Several generations of Robert F. Kennedy's family gathered Wednesday with some of the country's other Democratic elite -- including former President Bill Clinton -- for a ceremony renaming the Triborough Bridge in honor of the slain senator and U.S. attorney general.
Kennedy's wife, Ethel, most of their children, and Caroline Kennedy -- his niece -- attended the ceremony on a blustery but sunny day in a Queens park at the foot of the bridge.
Kennedy, who would have turned 83 on Thursday, was assassinated in 1968 while campaigning for the Democratic presidential nomination.
The senator "was about wanting to make life better for others," said Gov. David Paterson, who handed Ethel Kennedy a framed copy of the bill he signed renaming the bridge.
Paterson reminded the audience that in 1968, Kennedy had predicted that it would take 40 years for a black president to be elected. Some speakers likened President-elect Barack Obama's ideals to Kennedy's.
Robert F. Kennedy Jr. said the bridge -- consisting of three spans, a viaduct and 14 miles of approach roads -- was an appropriate tribute because his father "was about bridging all the differences."
The bridge connects Manhattan with the Bronx and Queens, which claims the nation's most diverse population and more than 170 languages. The Democratic club from the multiethnic neighborhood of Astoria, just under the bridge, was the first to endorse Kennedy when he ran for the U.S. Senate from New York.
Kennedy "operated on a grand scale," said Mayor Michael Bloomberg. "He united us as New Yorkers and as Americans. America would not be the country it is without Robert F. Kennedy and all the Kennedys."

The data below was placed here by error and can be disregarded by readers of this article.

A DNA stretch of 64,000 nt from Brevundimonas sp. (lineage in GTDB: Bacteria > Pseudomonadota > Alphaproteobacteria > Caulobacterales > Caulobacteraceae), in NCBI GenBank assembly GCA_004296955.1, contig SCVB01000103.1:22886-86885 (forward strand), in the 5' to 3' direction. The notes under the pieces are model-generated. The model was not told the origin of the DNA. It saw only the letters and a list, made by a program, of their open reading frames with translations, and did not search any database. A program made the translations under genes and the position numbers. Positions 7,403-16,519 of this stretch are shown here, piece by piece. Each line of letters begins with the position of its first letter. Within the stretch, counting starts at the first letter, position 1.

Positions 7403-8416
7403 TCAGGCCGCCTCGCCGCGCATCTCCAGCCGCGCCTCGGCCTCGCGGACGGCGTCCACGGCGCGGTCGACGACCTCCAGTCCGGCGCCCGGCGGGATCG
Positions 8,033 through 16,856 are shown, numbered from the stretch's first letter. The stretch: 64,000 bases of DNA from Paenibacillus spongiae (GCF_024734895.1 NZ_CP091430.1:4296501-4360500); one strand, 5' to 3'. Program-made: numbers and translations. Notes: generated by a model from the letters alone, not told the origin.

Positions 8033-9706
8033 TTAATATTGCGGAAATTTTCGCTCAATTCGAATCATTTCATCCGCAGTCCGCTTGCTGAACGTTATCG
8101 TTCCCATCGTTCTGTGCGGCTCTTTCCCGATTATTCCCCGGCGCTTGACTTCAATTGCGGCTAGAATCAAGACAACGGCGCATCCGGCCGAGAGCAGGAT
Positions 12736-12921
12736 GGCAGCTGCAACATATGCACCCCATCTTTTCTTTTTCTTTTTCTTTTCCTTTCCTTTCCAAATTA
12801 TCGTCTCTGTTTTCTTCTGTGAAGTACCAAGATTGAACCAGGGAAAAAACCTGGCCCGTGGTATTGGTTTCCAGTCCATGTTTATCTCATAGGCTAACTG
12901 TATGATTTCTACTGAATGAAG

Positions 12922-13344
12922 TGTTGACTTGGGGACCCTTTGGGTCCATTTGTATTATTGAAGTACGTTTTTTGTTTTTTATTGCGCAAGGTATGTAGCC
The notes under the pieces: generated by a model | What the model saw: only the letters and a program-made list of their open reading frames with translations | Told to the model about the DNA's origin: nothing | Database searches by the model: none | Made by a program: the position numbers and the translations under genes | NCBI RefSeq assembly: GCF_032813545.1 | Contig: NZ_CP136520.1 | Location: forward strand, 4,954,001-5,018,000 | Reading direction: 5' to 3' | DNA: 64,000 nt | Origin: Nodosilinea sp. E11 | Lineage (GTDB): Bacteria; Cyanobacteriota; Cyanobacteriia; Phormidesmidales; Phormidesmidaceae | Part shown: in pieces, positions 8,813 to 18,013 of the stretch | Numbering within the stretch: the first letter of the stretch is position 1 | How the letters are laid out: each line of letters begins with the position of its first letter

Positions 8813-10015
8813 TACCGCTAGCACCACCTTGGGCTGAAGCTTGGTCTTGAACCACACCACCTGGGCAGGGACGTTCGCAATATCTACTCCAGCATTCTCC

To mark the renaming of the bridge, Paterson announced a set of public school lesson plans based on the theme of social justice. It is a partnership between the Robert F. Kennedy Center for Justice and Human Rights and the state teachers' union.
The New York Transit Museum has also unveiled a yearlong exhibit showcasing the historic bridge as well as Kennedy's life and career.
Bill Clinton remembered 1968, the year of Kennedy's assassination, as "one of the most heartbreaking, exhilarating years. ... You had no doubt that he cared about the people he spoke of."
The former president said his wife, Sen. Hillary Rodham Clinton, did not attend because she was in Washington working for causes that were dear to Kennedy: making sure people had homes and jobs. She did appear at an evening dedication gala at Manhattan's Chelsea Piers, reading a poem by Kennedy along with Paterson and New York Sen. Charles Schumer.
Among other dignitaries attending the daytime ceremony were former mayors David Dinkins and Ed Koch and former Gov. Hugh Carey.
Notably absent was former Gov. Eliot Spitzer, who had first proposed renaming the bridge and resigned earlier this year amid a prostitution scandal.
The bridge, which opened in 1936 and is operated by the Metropolitan Transportation Authority, is used by more than 200,000 vehicles each day. It is currently undergoing a $1 billion rehabilitation, including repainting of its 6 million square feet of steel, strengthening of its structure and replacement of its entire roadway deck.
At a time when the state faces massive budget cuts, the renaming project has drawn criticism for the cost of changing about 140 signs on roads leading up to the bridge. Charles Carrier, a spokesman for the state Department of Transportation, said officials are trying to find "a cost-efficient way" to make the conversion -- and would have had to change the signs in any case to address new federal highway standards effective in 2009. The MTA has put up some signs with the new name, but Carrier said no exact date has been set for the full conversion.
The RFK Bridge is the first major public work dedicated to Kennedy in the state he represented from 1965 to 1968. The bridge is now part of a route leading from Manhattan's Franklin Delano Roosevelt Driveway to the John F. Kennedy International Airport.